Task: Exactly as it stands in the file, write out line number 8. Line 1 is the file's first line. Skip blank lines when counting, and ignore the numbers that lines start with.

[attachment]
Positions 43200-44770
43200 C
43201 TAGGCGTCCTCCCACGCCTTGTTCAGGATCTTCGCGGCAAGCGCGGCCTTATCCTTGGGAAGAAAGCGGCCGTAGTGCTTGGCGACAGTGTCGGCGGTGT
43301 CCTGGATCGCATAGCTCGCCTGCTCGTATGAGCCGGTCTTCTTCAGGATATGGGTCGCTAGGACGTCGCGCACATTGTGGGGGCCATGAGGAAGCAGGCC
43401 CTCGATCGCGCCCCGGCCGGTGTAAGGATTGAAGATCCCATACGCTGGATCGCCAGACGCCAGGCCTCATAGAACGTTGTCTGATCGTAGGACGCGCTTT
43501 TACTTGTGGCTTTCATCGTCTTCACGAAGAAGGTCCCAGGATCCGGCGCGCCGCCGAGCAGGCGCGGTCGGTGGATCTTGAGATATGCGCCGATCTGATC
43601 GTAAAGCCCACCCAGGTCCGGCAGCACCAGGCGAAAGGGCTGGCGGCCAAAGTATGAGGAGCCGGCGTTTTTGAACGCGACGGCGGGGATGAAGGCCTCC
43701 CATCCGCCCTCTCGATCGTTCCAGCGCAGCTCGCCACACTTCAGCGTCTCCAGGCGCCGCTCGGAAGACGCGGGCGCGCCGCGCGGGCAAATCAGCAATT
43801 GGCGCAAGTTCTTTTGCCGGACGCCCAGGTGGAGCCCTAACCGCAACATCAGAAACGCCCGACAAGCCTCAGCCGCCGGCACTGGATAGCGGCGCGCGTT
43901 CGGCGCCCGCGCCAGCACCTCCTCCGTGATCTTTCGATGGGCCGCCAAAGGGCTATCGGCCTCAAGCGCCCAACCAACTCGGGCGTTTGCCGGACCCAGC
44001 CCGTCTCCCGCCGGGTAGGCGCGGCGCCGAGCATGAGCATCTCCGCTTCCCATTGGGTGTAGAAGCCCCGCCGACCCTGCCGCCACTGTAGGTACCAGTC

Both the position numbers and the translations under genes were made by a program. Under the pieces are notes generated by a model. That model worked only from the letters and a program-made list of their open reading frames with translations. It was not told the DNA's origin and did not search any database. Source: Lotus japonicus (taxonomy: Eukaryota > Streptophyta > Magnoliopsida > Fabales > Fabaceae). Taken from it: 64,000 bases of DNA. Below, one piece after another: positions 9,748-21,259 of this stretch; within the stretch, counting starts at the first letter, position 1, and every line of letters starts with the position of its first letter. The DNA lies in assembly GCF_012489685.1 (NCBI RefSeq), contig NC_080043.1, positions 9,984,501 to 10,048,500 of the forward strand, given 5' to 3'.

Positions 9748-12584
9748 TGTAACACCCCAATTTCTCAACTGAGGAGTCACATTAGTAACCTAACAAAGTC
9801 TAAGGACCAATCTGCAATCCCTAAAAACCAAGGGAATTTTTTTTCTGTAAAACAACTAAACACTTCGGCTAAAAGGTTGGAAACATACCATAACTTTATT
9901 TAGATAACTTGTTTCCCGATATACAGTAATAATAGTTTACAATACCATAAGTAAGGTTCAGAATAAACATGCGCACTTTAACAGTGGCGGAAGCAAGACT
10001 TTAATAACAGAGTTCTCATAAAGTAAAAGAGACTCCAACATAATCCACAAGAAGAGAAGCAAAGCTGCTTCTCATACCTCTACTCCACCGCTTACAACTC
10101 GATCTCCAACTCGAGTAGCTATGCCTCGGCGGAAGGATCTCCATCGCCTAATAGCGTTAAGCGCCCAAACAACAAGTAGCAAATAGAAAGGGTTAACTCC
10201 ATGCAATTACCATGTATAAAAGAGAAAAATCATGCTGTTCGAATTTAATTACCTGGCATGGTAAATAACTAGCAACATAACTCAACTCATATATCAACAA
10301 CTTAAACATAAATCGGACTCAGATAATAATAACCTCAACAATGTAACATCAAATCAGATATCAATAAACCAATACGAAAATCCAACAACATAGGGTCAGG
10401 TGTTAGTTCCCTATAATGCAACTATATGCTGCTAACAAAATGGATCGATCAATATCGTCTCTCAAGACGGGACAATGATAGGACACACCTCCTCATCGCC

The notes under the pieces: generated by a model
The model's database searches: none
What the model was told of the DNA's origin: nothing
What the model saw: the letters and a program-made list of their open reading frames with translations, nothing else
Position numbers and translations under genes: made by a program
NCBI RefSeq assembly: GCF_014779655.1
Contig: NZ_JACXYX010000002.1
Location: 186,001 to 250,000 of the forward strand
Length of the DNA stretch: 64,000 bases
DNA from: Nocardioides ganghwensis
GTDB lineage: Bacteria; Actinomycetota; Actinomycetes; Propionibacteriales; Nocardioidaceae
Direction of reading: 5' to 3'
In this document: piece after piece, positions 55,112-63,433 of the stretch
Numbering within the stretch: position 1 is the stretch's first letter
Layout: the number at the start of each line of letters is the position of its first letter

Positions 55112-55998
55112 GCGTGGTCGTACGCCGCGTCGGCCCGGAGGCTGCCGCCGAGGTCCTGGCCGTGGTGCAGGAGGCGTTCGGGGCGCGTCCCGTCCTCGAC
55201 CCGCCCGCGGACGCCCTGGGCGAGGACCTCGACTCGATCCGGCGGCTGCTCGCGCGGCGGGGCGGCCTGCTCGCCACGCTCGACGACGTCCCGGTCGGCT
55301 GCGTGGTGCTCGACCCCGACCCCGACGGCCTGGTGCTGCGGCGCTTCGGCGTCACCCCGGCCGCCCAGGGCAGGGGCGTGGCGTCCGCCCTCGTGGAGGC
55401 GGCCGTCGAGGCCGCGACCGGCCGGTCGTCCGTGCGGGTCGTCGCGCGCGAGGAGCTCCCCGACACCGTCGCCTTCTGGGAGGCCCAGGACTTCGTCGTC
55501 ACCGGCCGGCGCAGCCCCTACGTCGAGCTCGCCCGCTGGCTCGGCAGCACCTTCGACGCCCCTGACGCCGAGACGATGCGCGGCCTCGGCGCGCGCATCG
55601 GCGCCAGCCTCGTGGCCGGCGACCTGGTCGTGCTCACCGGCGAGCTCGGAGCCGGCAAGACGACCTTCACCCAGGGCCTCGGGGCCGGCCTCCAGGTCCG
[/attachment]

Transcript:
43701 CATCCGCCCTCTCGATCGTTCCAGCGCAGCTCGCCACACTTCAGCGTCTCCAGGCGCCGCTCGGAAGACGCGGGCGCGCCGCGCGGGCAAATCAGCAATT